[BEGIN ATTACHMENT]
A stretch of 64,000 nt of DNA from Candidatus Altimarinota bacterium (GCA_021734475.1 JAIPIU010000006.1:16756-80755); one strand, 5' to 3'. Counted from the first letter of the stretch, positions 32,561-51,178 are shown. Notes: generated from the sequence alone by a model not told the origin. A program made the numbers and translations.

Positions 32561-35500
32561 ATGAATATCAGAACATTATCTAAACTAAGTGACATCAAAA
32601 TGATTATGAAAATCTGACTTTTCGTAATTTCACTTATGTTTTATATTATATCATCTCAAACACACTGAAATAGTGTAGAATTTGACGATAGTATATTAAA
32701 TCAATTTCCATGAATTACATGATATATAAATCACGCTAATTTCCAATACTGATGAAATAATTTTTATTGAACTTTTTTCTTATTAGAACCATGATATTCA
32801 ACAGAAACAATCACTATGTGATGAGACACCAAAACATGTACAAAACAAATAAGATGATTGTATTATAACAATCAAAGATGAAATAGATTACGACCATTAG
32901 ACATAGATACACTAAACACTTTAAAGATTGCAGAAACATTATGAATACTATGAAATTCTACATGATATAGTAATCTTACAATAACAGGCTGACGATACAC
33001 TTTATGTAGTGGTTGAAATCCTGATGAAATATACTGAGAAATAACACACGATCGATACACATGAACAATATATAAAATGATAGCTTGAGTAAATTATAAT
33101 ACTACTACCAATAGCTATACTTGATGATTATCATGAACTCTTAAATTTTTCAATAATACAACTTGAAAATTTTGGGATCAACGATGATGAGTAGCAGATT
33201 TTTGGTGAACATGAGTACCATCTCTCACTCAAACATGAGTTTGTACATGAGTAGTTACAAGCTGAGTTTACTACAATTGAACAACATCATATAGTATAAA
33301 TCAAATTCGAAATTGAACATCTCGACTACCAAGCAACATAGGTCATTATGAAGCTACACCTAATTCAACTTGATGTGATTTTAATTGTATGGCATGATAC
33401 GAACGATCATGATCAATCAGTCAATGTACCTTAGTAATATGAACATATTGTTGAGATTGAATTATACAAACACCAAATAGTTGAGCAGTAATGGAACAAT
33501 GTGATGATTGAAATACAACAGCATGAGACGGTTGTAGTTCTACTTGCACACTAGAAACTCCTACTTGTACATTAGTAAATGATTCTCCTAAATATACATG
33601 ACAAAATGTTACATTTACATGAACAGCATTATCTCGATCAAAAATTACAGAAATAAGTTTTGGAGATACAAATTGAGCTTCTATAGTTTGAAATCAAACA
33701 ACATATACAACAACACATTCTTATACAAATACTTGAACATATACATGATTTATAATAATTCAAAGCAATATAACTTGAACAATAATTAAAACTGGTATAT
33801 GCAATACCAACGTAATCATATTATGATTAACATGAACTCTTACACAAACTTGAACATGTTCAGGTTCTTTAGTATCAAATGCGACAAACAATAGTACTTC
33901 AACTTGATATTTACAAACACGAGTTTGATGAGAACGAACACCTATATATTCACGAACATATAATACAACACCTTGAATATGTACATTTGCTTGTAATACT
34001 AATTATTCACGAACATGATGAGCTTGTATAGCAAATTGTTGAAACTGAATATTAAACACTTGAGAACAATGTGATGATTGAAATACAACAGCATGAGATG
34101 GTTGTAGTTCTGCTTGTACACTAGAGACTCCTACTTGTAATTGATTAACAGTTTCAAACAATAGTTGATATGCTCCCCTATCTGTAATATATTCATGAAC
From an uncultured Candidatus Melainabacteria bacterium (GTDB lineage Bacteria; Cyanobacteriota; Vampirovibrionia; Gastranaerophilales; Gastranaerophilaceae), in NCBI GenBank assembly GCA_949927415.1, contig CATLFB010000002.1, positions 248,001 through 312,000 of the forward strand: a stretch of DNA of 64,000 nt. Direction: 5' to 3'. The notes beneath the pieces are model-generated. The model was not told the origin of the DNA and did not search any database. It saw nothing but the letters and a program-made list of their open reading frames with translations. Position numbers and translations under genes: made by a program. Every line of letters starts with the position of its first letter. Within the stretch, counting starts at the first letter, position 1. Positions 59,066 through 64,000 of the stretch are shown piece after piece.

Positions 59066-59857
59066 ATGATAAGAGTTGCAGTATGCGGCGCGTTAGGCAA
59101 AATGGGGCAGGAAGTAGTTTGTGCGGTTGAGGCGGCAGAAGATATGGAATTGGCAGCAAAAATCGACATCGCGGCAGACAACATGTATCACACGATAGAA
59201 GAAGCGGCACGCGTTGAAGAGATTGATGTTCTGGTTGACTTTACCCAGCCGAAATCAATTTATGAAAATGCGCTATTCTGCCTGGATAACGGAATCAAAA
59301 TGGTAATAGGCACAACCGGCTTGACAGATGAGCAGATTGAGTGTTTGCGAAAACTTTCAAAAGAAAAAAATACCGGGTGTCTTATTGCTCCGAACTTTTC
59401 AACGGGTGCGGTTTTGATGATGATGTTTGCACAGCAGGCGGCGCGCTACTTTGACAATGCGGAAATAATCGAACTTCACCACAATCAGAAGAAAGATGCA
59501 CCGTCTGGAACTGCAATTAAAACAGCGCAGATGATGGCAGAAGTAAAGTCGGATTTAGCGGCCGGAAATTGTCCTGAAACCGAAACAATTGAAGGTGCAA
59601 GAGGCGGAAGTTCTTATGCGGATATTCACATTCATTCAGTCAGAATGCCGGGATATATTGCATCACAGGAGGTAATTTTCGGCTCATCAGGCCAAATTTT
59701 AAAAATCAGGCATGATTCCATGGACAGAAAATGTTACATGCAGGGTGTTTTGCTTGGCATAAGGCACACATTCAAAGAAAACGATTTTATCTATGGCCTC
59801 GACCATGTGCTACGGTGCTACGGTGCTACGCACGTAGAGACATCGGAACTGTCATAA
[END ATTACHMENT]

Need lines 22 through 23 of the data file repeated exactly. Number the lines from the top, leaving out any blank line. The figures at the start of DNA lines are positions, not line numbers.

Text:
59066 ATGATAAGAGTTGCAGTATGCGGCGCGTTAGGCAA
59101 AATGGGGCAGGAAGTAGTTTGTGCGGTTGAGGCGGCAGAAGATATGGAATTGGCAGCAAAAATCGACATCGCGGCAGACAACATGTATCACACGATAGAA